How is this schedule possible with the three resources assigned? Figure 8 shows the Task Usage view for the Design task with the timephased grid zoomed to the Weeks level of detail. Notice that all three resources will work 40 hours on the Design task during the week of November 12. Notice also that during the week of November 19, Calvin Baker will work only 32 hours due to Thanksgiving Day, Henry Baum will not work at all due to his PTO that week, and Mickey Cobb will work 40 hours because she follows Canadian national holidays. Notice finally that during the week of November 26, Calvin Baker will work 8 hours, Henry Baum will work 40 hours, and Mickey Cobb will not work at all because she finished her assigned work the previous week. Thus, the schedule of the Design task is correct.
Figure 8: Task Usage view for the Design task
Perhaps you are also wondering how Microsoft Project calculated a Duration value of 15 days and not 10 days for the Design task? Always remember that Duration is the total span of active working time across the life of a task. When you look at the timephased grid in the Task Usage view shown in Figure 8, you can see that the assigned work on the Design task spans 15 working days during the weeks of November 12, 19, and 26. Thus, Microsoft Project calculates a Duration of 15 days for this task, and this Duration is correct.
Scheduling Brain Teaser
Finally, allow me to show you a scheduling “brain teaser” in Microsoft Project. Figure 9 shows the Design task after I assigned Pancho Boie to this task at a Units value of 100% and with 40 hours of Work. Notice that Microsoft Project calculates a Duration of 5 days, as expected. However, notice also that the task Finish date is Thursday, November 16, and not Friday, November 17 as expected.
Figure 9: Pancho Boie assigned to the Design task
I think you will agree that there is a mismatch between the Duration of the task and the schedule of the task. How is this possible? Are we finally seeing a bug? No, once again you are seeing Microsoft Project doing what is does best: scheduling!
Figure 10 shows the Change Working Time dialog for Pancho Boie, which reveals his working schedule. Notice that his Base Calendar is set to the 4×10 Work Week calendar, which means he works 10 hours per day Monday through Thursday, with Friday as nonworking time.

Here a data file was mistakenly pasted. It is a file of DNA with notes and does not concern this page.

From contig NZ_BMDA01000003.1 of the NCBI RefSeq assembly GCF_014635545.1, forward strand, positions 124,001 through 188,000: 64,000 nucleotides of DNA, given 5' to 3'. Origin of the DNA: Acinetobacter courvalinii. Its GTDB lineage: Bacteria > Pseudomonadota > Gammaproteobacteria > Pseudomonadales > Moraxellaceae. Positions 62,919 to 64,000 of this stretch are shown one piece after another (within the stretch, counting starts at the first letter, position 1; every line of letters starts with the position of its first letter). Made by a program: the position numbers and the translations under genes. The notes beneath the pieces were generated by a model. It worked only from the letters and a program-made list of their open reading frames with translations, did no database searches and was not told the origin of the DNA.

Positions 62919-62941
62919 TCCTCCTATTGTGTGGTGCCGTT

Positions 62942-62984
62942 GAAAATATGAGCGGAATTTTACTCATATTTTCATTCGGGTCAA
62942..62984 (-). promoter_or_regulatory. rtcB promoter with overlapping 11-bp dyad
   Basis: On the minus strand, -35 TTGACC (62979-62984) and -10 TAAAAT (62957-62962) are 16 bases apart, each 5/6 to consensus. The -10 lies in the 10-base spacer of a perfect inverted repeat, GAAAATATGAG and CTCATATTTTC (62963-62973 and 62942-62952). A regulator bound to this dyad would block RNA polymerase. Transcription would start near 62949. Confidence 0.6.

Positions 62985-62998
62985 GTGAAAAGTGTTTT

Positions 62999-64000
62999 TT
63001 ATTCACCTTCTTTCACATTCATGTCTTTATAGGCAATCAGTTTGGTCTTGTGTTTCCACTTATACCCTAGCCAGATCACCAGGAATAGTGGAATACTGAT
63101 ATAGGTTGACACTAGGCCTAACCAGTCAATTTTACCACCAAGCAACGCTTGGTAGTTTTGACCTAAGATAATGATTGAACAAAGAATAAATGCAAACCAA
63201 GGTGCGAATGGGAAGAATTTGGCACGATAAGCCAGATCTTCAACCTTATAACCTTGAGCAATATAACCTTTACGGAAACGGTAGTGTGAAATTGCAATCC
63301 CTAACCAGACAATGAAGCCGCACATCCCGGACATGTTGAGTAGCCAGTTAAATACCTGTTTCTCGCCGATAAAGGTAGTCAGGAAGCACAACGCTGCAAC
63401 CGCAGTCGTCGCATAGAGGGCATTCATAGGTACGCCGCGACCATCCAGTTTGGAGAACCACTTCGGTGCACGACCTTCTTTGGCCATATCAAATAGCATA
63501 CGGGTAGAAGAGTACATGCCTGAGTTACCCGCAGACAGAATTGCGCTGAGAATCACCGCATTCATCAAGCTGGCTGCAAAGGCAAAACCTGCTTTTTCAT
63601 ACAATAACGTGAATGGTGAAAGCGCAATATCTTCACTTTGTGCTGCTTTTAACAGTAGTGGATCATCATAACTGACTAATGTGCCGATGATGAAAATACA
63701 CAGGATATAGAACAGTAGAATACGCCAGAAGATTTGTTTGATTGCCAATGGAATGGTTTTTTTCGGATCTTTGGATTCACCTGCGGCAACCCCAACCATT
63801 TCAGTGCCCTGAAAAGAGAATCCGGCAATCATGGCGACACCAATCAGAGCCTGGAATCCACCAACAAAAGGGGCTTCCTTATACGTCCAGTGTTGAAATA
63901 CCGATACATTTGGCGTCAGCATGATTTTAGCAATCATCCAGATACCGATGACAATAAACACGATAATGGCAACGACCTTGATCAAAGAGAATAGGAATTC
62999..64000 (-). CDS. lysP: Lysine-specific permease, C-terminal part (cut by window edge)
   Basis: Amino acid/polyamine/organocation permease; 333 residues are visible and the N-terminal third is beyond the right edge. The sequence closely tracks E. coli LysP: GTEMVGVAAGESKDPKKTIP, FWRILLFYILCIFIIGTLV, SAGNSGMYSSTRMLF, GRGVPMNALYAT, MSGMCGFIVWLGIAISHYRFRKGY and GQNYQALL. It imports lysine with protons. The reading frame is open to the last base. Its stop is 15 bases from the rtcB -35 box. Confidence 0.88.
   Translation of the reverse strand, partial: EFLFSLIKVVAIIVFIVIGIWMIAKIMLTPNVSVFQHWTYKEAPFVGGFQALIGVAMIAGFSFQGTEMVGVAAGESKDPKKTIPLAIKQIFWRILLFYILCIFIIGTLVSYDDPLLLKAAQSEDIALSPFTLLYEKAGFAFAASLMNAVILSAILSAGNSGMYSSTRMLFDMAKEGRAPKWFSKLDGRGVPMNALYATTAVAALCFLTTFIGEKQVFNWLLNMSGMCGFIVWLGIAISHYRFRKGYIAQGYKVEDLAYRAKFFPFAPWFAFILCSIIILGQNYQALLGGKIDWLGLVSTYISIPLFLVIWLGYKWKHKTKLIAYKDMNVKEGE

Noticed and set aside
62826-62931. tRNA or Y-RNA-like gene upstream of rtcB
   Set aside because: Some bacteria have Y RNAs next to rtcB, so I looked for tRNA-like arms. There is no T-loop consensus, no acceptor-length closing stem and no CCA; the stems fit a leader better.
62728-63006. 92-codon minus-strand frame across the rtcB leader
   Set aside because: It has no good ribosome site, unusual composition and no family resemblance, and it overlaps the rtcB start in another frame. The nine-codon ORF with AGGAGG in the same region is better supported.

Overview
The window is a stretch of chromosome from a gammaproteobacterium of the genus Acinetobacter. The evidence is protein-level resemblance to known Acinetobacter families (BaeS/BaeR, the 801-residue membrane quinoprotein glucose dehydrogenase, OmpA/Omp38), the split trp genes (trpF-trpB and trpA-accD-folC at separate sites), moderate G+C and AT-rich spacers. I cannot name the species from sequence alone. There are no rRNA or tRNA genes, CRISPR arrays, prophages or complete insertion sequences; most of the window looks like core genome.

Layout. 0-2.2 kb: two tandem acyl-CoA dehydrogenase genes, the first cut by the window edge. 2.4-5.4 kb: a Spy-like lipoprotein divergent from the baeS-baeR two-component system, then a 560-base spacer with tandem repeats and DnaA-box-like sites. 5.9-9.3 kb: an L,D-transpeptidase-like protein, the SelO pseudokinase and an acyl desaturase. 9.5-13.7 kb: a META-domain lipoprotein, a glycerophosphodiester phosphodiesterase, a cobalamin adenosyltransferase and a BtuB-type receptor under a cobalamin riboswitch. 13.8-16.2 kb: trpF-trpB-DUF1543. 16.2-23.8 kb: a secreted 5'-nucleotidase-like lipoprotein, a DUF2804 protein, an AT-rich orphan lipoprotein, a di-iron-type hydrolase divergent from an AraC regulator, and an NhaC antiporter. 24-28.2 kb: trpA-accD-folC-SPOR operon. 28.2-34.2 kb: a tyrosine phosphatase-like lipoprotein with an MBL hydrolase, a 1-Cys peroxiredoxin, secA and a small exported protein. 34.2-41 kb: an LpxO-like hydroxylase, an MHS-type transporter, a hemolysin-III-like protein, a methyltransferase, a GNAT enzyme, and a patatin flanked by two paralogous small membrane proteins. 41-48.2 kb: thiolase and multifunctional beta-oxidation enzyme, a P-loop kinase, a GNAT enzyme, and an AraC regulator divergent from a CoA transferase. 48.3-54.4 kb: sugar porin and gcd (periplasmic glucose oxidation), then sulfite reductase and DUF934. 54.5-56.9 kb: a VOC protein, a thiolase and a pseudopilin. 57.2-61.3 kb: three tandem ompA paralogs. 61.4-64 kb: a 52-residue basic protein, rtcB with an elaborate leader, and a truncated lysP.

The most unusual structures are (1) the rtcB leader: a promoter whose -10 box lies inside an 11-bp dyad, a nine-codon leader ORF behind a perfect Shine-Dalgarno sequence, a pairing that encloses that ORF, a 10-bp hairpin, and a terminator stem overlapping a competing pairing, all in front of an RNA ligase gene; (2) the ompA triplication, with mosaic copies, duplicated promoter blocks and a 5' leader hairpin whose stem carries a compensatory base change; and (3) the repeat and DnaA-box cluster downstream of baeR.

Figure 10: Change Working Timedialog for Pancho Boie
Microsoft Project scheduled the 40 hours of Work for Pancho Boie on the Design task using his resource calendar. This means he will complete the 40 hours of Work in only 4 days, which is shown correctly in the schedule of the task. However, notice that Microsoft Project still calculates a Duration value of 5 days, rather than the 4 days that we might expect. In this situation, Microsoft Project is calculating the Duration using the famous “Duration Equation” formula. Using this formula, Duration = Work/(Units x Hours Per Day) = 40/(100% x 8) = 5 days. Thus, the Duration is correct and the schedule is correct for the Design task.
In every situation I have shown you, I wanted you to see with your own eyes that you can trust the schedule calculated by Microsoft Project. And when the schedule and/or the Duration do not seem to be right, the reason is almost always caused by a resource calendar. Thus, my motto is “Trust the Schedule!”
About Dale Howard, Director of Education, Sensei Project Solutions
Dale Howard is a seasoned training professional who is approaching 30 years of technical training experience. He has taught students how to effectively use every version of Microsoft Project beginning with version 4.0 for Windows 95, and every version of the Microsoft EPM tool beginning with Project Central in the year 2000. Dale possesses the coveted Project MVP title and is one of only 64 Project MVPs in the entire world. He is the co-author of 20 books on Microsoft Project and Project Server. Dale is known for high-energy, highly interactive style of presenting and teaching. He was voted the “Best Presenter” by conference participants at the Project Conference in 2012.
About Sensei Project Solutions
Sensei Project Solutions, a Finalist for the 2017 Microsoft Project and Portfolio Management (PPM) Partner of the Year, focuses on bringing Instant Productivity to your team. Our mission is to help individuals and organizations be more productive so that they can achieve their greatest potential. As a Gold certified Microsoft Partner and Registered Education Provider (R.E.P.) with the Project Management Institute (PMI®), Sensei offers a complete set of services and products for a successful Microsoft PPM deployment. Our guiding principles for Proactive PPM follow best practices and industry standards aligned with the Project Management Institute (PMI) and Gartner, enabling organizations to manage resource demand, obtain business intelligence that facilitates better decision making, increase business effectiveness by easily connecting people, and become self-sufficient with PPM processes and solutions. In short, Sensei helps organizations achieve Instant Productivity.